Pakistan higher education challenges

Challenges in Pakistan higher education
Islamabad, Jan 04: The mission of the Higher Education Commission is "to facilitate institutions of higher education to serve as [engines] of socio-economic development [for] Pakistan".

Since its establishment as an autonomous body in 2002 under the controlling authority of the prime minister with its policies being guided by the policymaking board, there have been successes and failures.

That is generally true when one needs to run, and not walk, and the HEC did just that to catch up with our deficiencies of the past 62 years. There have been teething problems similar to those experienced by most young organisations, but the HEC has overcome these.

There has been considerable success at the HEC in the last six years. The number of universities has increased from 74 to 129 i.e. 74 in the first 56 years, and 55 in the last six years. There have been some concerns due to this phenomenal growth, and issues pertaining to quality are being noted.

University enrolment has approximately tripled from 135,000 to 315,000. The number includes some 70,000 students in private universities. Access to higher education has more than doubled from 2.2 per cent to 4.7 per cent. Women's enrolment has increased from 37 to 46 per cent; and development and recurring budgets have increased. There may have been some errors of judgment, but it is being ensured that these are not repeated. Future funding will be dependent on fulfilling certain criteria.

About 5,000 scholars are pursuing their PhD in foreign countries, and another 4,500 are pursuing the degree locally. There are a number of concerns here on the academic standards of PhD advisers and students which are being monitored. Foreign faculty hiring and tenure track programmes are being handled.

The National Research Programme for universities, the Pakistan Education and Research Network with 10 gbps bandwidth and video-conferencing facilities at more than 70 universities/institutions and the National Digital Library with 45,000 e-books and 23,000 full text journals have been established. Besides there have been curriculum reforms and the criteria for Masters and Phd degrees have been set.

Quality enhancement cells have been established in 30 universities and leadership training has been provided to vice chancellors. There have been learning innovation programmes for faculty members. Publications have shown an improvement, although there have been some allegations of plagiarism which are being looked into.

Pakistan has been called a 'rising star' in Science Watch, and independent assessments by the World Bank and the British Council have all been praiseworthy. Five years ago no Pakistani university ranked among the top 600 universities of the world in the Times Higher Education Supplement. Today, five do.

So where do we go from here? Emphasis will be on the development of universities as institutions of higher learning, increasing equitable access, improving the quality of teaching and research and stressing leadership, curriculum development as well as innovation relevant to socio-economic development.

Our universities need to contribute positively to transforming society by imbuing in it qualities of greater tolerance, pluralism and prosperity.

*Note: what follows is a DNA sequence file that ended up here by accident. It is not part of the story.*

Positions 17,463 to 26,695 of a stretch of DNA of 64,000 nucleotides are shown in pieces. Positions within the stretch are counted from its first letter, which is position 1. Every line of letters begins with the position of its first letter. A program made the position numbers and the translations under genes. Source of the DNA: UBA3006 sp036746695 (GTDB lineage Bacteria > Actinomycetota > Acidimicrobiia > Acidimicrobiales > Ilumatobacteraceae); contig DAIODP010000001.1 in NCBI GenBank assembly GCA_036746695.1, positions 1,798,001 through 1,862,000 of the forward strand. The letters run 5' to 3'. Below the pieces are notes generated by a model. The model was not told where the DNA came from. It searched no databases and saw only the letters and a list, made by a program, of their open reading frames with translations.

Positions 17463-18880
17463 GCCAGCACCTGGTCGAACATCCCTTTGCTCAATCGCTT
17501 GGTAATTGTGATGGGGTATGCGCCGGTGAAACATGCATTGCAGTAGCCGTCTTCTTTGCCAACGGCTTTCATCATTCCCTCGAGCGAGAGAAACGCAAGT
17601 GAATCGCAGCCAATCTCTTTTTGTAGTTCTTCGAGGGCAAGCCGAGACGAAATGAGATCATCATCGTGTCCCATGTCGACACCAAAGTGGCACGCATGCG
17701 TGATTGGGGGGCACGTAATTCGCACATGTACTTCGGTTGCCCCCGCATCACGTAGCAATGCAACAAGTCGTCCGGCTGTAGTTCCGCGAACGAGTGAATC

To increase equitable access, the HEC plans to establish campuses in tier-two and tier-three cities, including the underdeveloped, rural and tribal areas, eventually upgrading them to the status of fully fledged universities.

The goal is to establish a sub-campus or a 'community college' of existing universities in most districts of Pakistan within the next 10 years to bring education to the doorstep. The goal is also to reduce the gender gap at all tiers of higher education. More opportunities will be created for women and 'soft disciplines', including social sciences, humanities and the fine arts, will be supported.

Plans are to use technology including radio, TV and the Internet to bring education to homes. Most universities will have a distance-learning office. Public-private partnerships will be encouraged through incentives. The criteria for establishing universities and degree-awarding institutes in the private sector will be rationalised to allow more private investment and wider participation without compromising on the quality of education.

The Education Policy 2009 has committed seven per cent of GDP to education by 2015. This is a phenomenal sum when the actual expenditure on education is less than 1.8 per cent. The Unesco-recommended figure is four per cent of GDP.

In aiming to keep pace with the Millennium Development Goals, Pakistan hopes to gain an 85 per cent literacy rate by 2015. Under the education policy, access to higher education will be increased to 10 per cent from the current 4.7 per cent by 2015 and to 15 per cent by 2020. This is the HEC's main challenge which translates into a post-secondary education enrolment of about three million from the current 1.1 million.

What kind of funds are required to achieve this goal? The current allocation of higher education is 17.5 per cent. In the new education policy it is to be raised to 20 per cent by 2015.

Considering all growth indicators and annual depreciation, this comes to a 35 per cent increase in funding for the higher education sector every year to meet policy goals by 2015 - assuming that the nation has the absorption capacity to do so as an increase in budget does not necessarily guarantee absorption or results.

The HEC, however, has a good track record in the last six years to incur and expend all expenditures and complete nearly all projects due to proper project management and audit teams.

In conclusion, the HEC will facilitate institutions of higher learning in Pakistan to move ahead with improved equitable access. It will correct imbalances, ensure better educational governance and accountability, focus on world-class quality in education and research, innovate and help create a knowledge economy relevant to Pakistan's socio-economic development. Dawn

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Candidates sent back by QAU selection board
Islamabad: Quaid-i-Azam University administration's mismanagement and lack of preparation to convene the selection board on Saturday for fresh appointments have caused problems for the candidates who had arrived from various parts of the country and some even from abroad.